Comparing incidences of diarrhoea between WASHE-serviced and non-WASHE areas of Monze District from 2008 to 2012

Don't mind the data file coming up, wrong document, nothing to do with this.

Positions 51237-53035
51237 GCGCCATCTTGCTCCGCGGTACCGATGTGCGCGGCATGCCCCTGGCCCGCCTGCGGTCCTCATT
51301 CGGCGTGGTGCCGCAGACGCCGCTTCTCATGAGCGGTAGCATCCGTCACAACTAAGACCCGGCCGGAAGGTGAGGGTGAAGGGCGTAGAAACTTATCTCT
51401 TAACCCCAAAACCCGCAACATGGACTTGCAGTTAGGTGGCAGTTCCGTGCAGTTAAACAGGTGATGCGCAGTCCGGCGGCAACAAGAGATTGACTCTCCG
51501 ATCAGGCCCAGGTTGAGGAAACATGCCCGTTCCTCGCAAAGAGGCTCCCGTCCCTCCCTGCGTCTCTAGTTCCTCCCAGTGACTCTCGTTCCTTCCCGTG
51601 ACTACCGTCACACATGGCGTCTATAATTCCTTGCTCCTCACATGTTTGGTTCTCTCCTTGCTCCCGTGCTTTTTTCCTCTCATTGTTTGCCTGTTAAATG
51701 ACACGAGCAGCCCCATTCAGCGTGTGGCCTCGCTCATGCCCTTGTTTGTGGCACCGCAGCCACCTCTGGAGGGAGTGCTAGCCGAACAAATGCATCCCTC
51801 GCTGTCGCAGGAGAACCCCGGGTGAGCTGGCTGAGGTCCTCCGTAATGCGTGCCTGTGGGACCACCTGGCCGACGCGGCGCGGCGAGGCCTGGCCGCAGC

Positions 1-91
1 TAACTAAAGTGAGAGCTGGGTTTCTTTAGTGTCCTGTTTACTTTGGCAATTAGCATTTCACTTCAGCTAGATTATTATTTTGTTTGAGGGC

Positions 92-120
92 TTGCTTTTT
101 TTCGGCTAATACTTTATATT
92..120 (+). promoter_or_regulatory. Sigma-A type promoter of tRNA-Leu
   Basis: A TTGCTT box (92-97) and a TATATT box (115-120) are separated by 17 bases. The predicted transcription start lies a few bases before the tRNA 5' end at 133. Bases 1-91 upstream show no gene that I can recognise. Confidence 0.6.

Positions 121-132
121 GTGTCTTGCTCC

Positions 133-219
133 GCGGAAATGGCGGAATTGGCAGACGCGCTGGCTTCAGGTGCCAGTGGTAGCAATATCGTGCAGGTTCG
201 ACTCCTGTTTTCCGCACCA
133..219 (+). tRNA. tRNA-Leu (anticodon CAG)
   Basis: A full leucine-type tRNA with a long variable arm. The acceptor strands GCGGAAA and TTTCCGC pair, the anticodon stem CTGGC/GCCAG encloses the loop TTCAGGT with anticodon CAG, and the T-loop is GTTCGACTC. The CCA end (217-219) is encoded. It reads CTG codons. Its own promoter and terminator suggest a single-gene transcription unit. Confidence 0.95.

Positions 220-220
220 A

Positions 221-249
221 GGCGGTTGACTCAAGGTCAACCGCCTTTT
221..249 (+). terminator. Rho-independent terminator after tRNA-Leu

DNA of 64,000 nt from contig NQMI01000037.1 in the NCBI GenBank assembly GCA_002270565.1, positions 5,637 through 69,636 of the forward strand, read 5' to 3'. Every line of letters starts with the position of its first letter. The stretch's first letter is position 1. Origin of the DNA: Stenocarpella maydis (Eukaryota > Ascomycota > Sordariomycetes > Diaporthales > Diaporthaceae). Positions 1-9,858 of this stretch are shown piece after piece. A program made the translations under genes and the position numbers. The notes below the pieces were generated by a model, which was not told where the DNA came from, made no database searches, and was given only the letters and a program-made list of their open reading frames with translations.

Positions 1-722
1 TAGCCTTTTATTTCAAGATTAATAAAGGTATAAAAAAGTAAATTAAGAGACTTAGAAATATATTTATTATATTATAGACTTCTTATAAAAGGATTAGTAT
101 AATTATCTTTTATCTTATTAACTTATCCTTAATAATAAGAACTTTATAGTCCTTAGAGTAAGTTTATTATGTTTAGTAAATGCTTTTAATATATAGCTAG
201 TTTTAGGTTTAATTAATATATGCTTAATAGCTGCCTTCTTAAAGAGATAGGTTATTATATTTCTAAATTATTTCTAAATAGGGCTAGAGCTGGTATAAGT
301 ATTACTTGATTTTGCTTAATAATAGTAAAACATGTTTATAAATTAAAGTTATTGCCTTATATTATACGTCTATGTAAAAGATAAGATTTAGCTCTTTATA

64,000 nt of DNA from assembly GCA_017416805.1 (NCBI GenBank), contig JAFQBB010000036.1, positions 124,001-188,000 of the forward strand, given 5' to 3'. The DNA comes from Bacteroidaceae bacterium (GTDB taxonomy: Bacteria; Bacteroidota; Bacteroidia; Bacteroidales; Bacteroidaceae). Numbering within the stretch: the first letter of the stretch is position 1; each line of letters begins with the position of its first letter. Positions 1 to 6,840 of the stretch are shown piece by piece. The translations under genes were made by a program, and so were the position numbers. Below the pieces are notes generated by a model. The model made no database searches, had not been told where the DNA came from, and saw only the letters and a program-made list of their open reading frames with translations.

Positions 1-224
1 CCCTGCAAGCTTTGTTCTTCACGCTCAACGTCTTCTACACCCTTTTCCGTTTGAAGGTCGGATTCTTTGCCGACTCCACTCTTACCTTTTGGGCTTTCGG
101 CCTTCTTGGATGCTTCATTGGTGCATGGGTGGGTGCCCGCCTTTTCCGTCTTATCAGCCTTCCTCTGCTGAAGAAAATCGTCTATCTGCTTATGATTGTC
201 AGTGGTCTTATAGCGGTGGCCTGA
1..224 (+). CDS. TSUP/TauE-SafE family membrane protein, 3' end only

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Many developing countries including Zambia use Water, Sanitation and Hygiene Education (WASHE) programme as a strategy for reducing incidences of diarrhoea and most often, they do this without appropriate review of the programme effectiveness. WASHE programme was initiated in Monze in 1994, through UNICEF support, with a view of reducing the diarrhoea incidences. The objectives of WASHE in Monze were to promote safe water sources, safe excreta disposal systems, safe hygiene practices and to capacity building among the WASHE implementers. Based on these objectives, a number of activities were planned and implemented. In this paper, intervention areas were called WASHE-serviced areas and non-intervention areas were called non-WASHE areas. The aim of this study was to compare the diarrhoea incidences between WASHE-serviced and non-WASHE rural areas of Monze district from 2008 to 2012 inclusive. WASHE coverage and diarrhoea incidence data were collected, through annual reports, before intervention (i.e. 2007) both from WASHE-serviced and non-WASHE areas. Same data were collected from the same areas after intervention from 2008 to 2012 inclusive. The two data sets were compared to determine the impact of WASHE - using WASHE indicators - on diarrhoea incidences in the WASHE-serviced areas within the study period. In the WASHE-serviced areas, the study findings showed that some of the indicators namely latrines, and hand-washing facilities (though with very low coverage), had significant impact on the incidence of diarrhoea from 2008 to 2012 inclusive. Dish racks, refuse pits and bath shelters did not significantly influence the diarrhoea incidence. On the other hand, in the non-WASHE areas, the latrines and hand-washing facilities did not have significant impact on diarrhoea incidences. Despite their increased coverage in the non-WASHE areas, dish racks, refuse pits and bath shelters, did not show significant influence on diarrhoea incidences. Using the regression analysis to determine the extent to which latrines and hand-washing facilities influenced diarrhoea incidences in the WASHE-serviced areas, the results showed that latrines and hand-washing facilities significantly influenced the incidence of diarrhoea at 5% level of confidence. This meant that an increase in the number of latrines and hand-washing facilities reduced the incidence of diarrhoea per 1000 cases by 0.026 and 0.075, with p-values of 0.002 and 0.045 respectively. It was also concluded that the diarrhoea incidence in Monze could not only be attributed to water and sanitation interventions, but also to other confounding factors outside the realm of WASHE programme. This was so because of the increased coverage for other WASHE indicators (refuse pits and bath shelters), which were not as a result of WASHE programme in the non-WASHE areas.
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